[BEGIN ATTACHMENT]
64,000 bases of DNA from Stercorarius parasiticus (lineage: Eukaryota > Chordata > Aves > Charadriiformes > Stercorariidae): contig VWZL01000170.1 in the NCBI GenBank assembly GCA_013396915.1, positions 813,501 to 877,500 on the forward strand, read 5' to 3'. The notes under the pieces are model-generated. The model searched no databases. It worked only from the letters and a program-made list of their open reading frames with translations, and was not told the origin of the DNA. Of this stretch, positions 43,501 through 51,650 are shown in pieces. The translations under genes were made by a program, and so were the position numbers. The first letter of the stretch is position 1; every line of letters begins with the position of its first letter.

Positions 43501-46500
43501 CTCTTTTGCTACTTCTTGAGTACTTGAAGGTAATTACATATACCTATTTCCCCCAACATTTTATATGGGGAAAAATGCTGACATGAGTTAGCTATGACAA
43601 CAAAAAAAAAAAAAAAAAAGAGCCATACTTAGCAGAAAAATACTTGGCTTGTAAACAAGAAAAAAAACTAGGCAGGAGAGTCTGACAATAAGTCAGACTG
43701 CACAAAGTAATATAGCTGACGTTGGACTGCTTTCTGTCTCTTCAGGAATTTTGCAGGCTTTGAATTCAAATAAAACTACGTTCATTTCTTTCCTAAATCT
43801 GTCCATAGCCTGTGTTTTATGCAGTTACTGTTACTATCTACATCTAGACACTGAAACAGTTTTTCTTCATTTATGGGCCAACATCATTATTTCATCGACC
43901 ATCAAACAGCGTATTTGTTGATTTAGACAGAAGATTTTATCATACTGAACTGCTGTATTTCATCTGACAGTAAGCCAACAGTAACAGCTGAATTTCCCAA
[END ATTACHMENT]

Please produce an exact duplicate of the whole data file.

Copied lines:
64,000 bases of DNA from Stercorarius parasiticus (lineage: Eukaryota > Chordata > Aves > Charadriiformes > Stercorariidae): contig VWZL01000170.1 in the NCBI GenBank assembly GCA_013396915.1, positions 813,501 to 877,500 on the forward strand, read 5' to 3'. The notes under the pieces are model-generated. The model searched no databases. It worked only from the letters and a program-made list of their open reading frames with translations, and was not told the origin of the DNA. Of this stretch, positions 43,501 through 51,650 are shown in pieces. The translations under genes were made by a program, and so were the position numbers. The first letter of the stretch is position 1; every line of letters begins with the position of its first letter.

Positions 43501-46500
43501 CTCTTTTGCTACTTCTTGAGTACTTGAAGGTAATTACATATACCTATTTCCCCCAACATTTTATATGGGGAAAAATGCTGACATGAGTTAGCTATGACAA
43601 CAAAAAAAAAAAAAAAAAAGAGCCATACTTAGCAGAAAAATACTTGGCTTGTAAACAAGAAAAAAAACTAGGCAGGAGAGTCTGACAATAAGTCAGACTG
43701 CACAAAGTAATATAGCTGACGTTGGACTGCTTTCTGTCTCTTCAGGAATTTTGCAGGCTTTGAATTCAAATAAAACTACGTTCATTTCTTTCCTAAATCT
43801 GTCCATAGCCTGTGTTTTATGCAGTTACTGTTACTATCTACATCTAGACACTGAAACAGTTTTTCTTCATTTATGGGCCAACATCATTATTTCATCGACC
43901 ATCAAACAGCGTATTTGTTGATTTAGACAGAAGATTTTATCATACTGAACTGCTGTATTTCATCTGACAGTAAGCCAACAGTAACAGCTGAATTTCCCAA